UNIVERSITY PARK, Pennsylvania — Stephanie Wissel, assistant professor of physics and astronomy and astrophysics at Penn State, has been honored with the Downsbrough Early Career Professorship in Physics. This chair was established in 2004 by George A. Downsbrough, a physicist whose extensive volunteer work at Penn State included the Armsby Committee, the Institutional Animal Care and Use Committee, and the Grand Destiny Campaign Committee of Eberly College of Science. Downsbrough was named an honorary alumnus of Penn State in 2003.
In his research, Wissel uses cosmic neutrinos to open a new window on the universe, informing both our understanding of astrophysics and fundamental physics at the highest energy scales. Wissel’s goal is to discover the first neutrinos at high energies, above 100 PeV. Wissel uses radio sensing techniques, which include the ANITA and PUEO experiments, using NASA’s long-duration balloons; the BEACON concept, using mountain radio-interferometers; and the ARA and RNO-G radio arrays, buried in ice in Antarctica and Greenland, respectively, which are expected to provide key technology demonstrations for a larger instrument, IceCube-Gen2’s radio array at the South Pole.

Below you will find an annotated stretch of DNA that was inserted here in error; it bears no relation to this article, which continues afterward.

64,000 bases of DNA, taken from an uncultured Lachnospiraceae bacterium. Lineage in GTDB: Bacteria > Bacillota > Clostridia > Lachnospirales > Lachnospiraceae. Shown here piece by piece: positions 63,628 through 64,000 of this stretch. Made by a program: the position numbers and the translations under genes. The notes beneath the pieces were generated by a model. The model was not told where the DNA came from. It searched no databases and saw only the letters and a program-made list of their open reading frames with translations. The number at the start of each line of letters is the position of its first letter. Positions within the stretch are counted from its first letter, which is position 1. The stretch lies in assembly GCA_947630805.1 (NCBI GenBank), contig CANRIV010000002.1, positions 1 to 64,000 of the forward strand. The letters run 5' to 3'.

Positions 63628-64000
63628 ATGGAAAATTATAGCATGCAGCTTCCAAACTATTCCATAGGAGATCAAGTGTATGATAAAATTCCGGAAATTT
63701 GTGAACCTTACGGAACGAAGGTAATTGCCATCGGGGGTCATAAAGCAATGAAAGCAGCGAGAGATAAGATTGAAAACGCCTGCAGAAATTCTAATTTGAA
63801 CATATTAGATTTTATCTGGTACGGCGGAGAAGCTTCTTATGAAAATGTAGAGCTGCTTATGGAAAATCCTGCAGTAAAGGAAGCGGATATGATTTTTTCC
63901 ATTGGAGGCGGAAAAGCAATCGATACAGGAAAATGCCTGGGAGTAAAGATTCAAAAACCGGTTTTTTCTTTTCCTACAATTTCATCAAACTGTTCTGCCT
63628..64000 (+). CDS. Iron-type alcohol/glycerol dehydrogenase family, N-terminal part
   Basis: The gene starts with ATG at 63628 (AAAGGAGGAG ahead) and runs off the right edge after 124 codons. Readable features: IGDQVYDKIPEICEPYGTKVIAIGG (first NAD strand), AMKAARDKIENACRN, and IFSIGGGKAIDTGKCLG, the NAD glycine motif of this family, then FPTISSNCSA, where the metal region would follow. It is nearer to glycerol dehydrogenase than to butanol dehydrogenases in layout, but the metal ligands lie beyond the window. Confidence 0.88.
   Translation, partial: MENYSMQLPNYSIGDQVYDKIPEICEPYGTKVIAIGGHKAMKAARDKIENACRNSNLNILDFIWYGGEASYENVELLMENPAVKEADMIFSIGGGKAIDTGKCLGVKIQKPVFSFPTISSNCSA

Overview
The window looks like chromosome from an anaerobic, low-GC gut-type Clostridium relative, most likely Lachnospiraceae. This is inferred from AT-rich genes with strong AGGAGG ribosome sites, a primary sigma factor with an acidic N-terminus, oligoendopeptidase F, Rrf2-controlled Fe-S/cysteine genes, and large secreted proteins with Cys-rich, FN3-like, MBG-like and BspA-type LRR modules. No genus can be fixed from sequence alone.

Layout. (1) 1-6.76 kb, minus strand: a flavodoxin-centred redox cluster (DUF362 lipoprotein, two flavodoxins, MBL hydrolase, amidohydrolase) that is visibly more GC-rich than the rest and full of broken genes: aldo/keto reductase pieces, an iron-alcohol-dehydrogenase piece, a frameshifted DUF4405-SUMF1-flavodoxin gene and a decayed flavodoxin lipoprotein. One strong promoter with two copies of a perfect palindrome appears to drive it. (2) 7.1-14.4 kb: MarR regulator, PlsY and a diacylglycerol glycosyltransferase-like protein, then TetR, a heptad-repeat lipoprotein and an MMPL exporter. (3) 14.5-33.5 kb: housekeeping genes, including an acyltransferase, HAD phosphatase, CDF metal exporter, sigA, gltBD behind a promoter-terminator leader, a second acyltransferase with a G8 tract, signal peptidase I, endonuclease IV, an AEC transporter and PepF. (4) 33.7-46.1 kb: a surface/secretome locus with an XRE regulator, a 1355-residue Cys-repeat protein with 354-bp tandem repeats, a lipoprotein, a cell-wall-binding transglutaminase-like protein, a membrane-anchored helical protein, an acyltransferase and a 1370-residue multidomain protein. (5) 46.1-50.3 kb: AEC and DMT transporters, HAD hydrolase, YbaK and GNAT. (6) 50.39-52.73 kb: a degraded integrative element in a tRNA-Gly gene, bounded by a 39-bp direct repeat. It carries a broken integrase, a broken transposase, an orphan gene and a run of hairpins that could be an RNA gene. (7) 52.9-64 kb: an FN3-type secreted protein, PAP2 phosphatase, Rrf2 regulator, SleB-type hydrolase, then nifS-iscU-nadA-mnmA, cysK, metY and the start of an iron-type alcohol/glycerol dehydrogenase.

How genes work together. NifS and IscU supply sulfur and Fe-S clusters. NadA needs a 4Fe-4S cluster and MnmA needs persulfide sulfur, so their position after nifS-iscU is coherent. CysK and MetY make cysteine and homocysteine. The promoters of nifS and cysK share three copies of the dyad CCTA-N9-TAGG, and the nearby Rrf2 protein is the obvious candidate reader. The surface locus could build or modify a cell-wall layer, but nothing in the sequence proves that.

Wissel received an NSF CAREER Award, NSF’s most prestigious award to support early career faculty, in 2018. His research has been published in scientific journals such as Nature, The Astrophysical Journal, the American Journal of Physics, Astroparticle Physics and Physical Review Letters.
Prior to joining the faculty at Penn State, Wissel was an assistant professor of physics at California Polytechnic State University from 2015 to 2019. She was a postdoctoral fellow at the University of California, Los Angeles from 2012 to 2015 and at the Princeton Plasma Laboratory in Physics from 2010 to 2012. Wissel earned a PhD and MS in Physics from the University of Chicago in 2010 and 2005, respectively. She received a bachelor’s degree in physics from the University of Dallas in 2004.